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Developing Dementia Care in North Africa: Morocco as a Model

An infographic titled “People living with dementia around the word,” which predicts 131.5 million people worldwide by 2050.

We help the person with dementia to use strategies to preserve communication and cognitive functioning for as long as possible with a focus on the cultural adaptation of the cognitive and linguistic stimulation in the Arabic context.

Over 46 million people around the world live with dementia. As the number of people with dementia worldwide continues to rise with population aging, there is a need for all regions to develop services that can meet the needs of people with dementia and their families. Alzheimer’s disease currently affects nearly 100,000 people in Morocco. Alzheimer’s disease and other dementias affect not only memory and thinking skills, but also communication abilities. Speech therapists play an important role in helping patients with dementia to communicate more meaningfully, which can improve their quality of life.

The Alzheimer Day Care Centre in Rabat, Morocco, is among the first of its kind in North Africa. Over the two years that it was developed, The Moroccan Alzheimer Association has been working with the government to ensure that the concerns and interests of people with dementia and their carers were heard. The clinical management of the centre is under the supervision of Prof. Dr Mustapha El Alaoui Faris, consultant neurologist and neuropsychologist. According to him: “In the case of Alzheimer’s, it is a very heavy burden for the family, because the patient … should never be left alone”. The centre also includes speech therapy, neuropsychology, occupational therapy, and physiotherapy.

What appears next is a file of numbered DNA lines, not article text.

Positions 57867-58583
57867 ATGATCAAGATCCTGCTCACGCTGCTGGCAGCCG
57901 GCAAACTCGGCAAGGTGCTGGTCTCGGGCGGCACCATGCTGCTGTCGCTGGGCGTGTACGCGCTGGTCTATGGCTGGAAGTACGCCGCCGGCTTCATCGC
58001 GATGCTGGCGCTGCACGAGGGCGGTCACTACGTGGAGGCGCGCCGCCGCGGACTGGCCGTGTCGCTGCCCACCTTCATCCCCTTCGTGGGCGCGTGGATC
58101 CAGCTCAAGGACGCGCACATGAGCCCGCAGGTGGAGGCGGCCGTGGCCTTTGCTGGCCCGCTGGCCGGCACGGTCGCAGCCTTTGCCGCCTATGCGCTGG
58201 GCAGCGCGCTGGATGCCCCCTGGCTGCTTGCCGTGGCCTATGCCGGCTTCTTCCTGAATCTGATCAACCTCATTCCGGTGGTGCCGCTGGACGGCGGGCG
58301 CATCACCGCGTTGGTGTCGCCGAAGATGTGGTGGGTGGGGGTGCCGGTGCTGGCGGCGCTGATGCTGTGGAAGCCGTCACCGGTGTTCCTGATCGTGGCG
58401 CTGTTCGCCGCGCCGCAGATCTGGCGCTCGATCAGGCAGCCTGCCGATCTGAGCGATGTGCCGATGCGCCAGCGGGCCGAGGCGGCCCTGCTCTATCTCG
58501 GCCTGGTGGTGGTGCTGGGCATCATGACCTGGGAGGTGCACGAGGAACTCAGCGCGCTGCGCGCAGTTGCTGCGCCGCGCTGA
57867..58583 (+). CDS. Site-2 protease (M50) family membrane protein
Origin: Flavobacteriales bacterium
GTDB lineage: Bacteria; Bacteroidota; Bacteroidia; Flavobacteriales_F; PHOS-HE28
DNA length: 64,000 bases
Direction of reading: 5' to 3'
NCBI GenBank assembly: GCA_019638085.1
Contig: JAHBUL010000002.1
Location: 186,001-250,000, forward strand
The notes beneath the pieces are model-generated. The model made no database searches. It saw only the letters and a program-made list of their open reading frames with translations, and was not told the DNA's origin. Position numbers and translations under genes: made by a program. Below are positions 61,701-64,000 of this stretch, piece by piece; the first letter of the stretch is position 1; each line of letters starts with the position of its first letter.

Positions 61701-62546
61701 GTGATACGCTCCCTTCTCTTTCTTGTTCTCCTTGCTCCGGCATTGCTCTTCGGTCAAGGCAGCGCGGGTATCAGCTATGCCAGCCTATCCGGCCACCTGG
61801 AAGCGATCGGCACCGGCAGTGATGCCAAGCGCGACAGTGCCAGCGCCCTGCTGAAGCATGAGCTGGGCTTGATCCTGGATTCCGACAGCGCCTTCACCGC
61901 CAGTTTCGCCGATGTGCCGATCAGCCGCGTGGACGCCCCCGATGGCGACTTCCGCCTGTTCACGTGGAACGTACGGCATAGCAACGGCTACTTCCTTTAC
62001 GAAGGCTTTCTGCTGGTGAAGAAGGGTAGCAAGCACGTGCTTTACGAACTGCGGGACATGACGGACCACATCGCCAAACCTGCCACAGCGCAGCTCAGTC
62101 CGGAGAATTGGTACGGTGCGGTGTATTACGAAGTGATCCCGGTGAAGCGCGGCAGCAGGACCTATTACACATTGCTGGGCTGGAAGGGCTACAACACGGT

The day care centre offers people with Alzheimer’s disease and other dementias the opportunity to be social with other residents, and to participate in stimulating cognitive activities, music, exercise programs, art therapy, Snoezelen therapy, gardening, and physical exercise in a friendly, safe environment.

As a speech and language therapist (SLT) and neuropsychologist, I contribute to the screening, assessment, diagnosis, and treatment of persons with dementia. From our experience we try to manage the cognitive, communication, and swallowing deficits associated with dementia. Also, we help the person with dementia to use strategies to preserve communication and cognitive functioning for as long as possible with a focus on the cultural adaptation of the cognitive and linguistic stimulation in the Arabic context. The goal of this intervention is to preserve the person’s quality of life for as long as possible in the onset stage of the Alzheimer’s disease.

Illiterate patients are the main challenge for us in speech therapy. Thus, the neuro-cognitive and linguistic assessment is sometimes limited to the spoken language because of the inability of Illiterate patients to access and use written language. On the one hand, the development of culturally adapted and validated visuo-spatial and non-verbal tests in Arabic is recommended to overcome this barrier and to estimate accurately the severity of the cognitive impairments without over-pathologizing or under-diagnosing. On the other hand, a home-based dementia care is the next step for us to implement in speech therapy, which could hopefully develop a sustainable model of care that reduces health care costs and engage actively the caregivers.

To sum up, SLTs need to be aware and prepared to address differences in language, culture and origin when dealing especially with Alzheimer’s patients. It’s a very lengthy process that requires cross-cultural training, commitment and preparation from all parties. The policy architecture on ageing and health in Morocco has been consolidated in recent years, with an emergence of national frameworks due to the commitments to global agendas (including the United Nations’ Sustainable Development Goals and the World Health Organization’s Global Strategy on Ageing and Health). There is an urgent need for a significant research effort to help promote and inform consideration of dementia in national health agendas.


Mohamed Taiebine is a speech and language therapist, neuropsychologist, and member of Irish Association of Speech & Language Therapists (IASLT).